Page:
Dietary fats, mainly derived from animal fats and the seed oils of various plants, provide the most concentrated source of energy in the diet. They supply essential fatty acids that cannot be synthesized in the body and serve as carriers for important fat-soluble vitamins.
Fatty acids play a role in cell structure and function. Food fats tend to enhance the taste and texture of the dog’s food as well. Essential fatty acids are necessary to keep your dog’s skin and coat healthy. Puppies fed ultralow-fat diets develop dry, coarse hair and skin lesions that become increasingly vulnerable to infections.
Deficiencies in the Omega-3 family of essential fatty acids may be associated with vision problems and impaired learning ability. Another family of essential fatty acids called Omega-6 has been shown to have important physiologic effects in the body.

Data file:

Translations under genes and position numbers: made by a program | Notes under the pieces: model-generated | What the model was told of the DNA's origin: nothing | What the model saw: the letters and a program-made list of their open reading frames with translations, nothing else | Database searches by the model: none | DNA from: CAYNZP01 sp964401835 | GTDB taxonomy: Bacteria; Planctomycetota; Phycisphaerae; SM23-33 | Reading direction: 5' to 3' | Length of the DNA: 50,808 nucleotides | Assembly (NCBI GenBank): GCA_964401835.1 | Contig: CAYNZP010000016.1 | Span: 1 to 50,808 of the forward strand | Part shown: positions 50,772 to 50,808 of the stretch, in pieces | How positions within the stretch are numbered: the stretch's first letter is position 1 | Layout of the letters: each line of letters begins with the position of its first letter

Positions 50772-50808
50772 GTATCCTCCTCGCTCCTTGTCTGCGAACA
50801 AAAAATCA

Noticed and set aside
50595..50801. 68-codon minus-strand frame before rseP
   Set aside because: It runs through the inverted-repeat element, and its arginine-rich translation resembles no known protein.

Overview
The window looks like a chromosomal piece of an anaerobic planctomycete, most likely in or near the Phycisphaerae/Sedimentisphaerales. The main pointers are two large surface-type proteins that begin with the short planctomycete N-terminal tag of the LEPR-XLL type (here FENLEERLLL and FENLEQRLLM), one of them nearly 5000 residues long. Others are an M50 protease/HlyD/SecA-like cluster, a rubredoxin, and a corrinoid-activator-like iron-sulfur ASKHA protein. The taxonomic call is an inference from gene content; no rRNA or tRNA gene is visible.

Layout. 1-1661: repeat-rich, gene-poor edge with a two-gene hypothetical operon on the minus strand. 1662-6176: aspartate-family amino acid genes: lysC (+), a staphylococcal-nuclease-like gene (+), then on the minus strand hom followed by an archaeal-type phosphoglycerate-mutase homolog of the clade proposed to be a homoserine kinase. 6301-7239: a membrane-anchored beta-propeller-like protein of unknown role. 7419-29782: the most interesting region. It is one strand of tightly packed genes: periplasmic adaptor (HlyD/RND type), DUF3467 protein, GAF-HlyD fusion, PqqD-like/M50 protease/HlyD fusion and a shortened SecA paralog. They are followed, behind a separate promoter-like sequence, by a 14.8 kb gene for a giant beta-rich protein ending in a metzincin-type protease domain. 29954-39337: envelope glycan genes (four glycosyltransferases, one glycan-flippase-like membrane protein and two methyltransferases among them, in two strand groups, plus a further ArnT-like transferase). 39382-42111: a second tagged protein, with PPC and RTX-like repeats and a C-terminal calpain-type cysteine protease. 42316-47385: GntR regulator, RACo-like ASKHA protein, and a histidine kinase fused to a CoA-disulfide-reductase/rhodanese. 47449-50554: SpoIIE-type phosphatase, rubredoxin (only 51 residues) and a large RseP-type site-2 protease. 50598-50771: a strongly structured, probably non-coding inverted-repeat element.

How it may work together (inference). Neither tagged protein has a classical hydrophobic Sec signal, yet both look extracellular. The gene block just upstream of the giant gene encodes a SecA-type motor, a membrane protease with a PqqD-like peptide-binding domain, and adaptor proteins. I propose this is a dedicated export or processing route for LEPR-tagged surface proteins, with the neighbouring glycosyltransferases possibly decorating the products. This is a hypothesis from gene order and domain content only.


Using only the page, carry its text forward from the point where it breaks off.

Daily Recommended Allowances for Protein and Fats
|Puppies (Weighing 12 lb – 33 lb at maturity)||Adult Dogs (Weighing 33 lb)||Pregnant / Nursing Dogs (Weighing 33 lb with 6 puppies)|
|Crude* Protein||56 g||25 g||69 g / 158 g|
|Total Fat||21 g||14 g||29 g / 67 g|
*”Crude” refers to the specific method of testing the product, not to the quality of the nutrient itself.
Determining Grams of Essential Nutrients from Petfood Labels
Pet food labels do not always list amounts of essential nutrients in grams. However, all pet food labels must state guarantees for the minimum percentages of crude protein and crude fat, and the maximum percentages of crude fiber and moisture. To convert these percentages to grams, simply multiply the crude percentages times the weight of your dog’s daily portion.
For example, if you feed your dog a 1-lb (454-gram) can of food per day, and the food contains 8% crude protein, the grams of protein would be 0.08 x 454 = 36 grams.
Dogs need a certain amount of energy to sustain the normal activities of their daily lives. Growth, pregnancy, lactation and exercise all increase these normal energy requirements. Generally measured in terms of calories, energy comes from three major dietary components: carbohydrates, protein, and fats.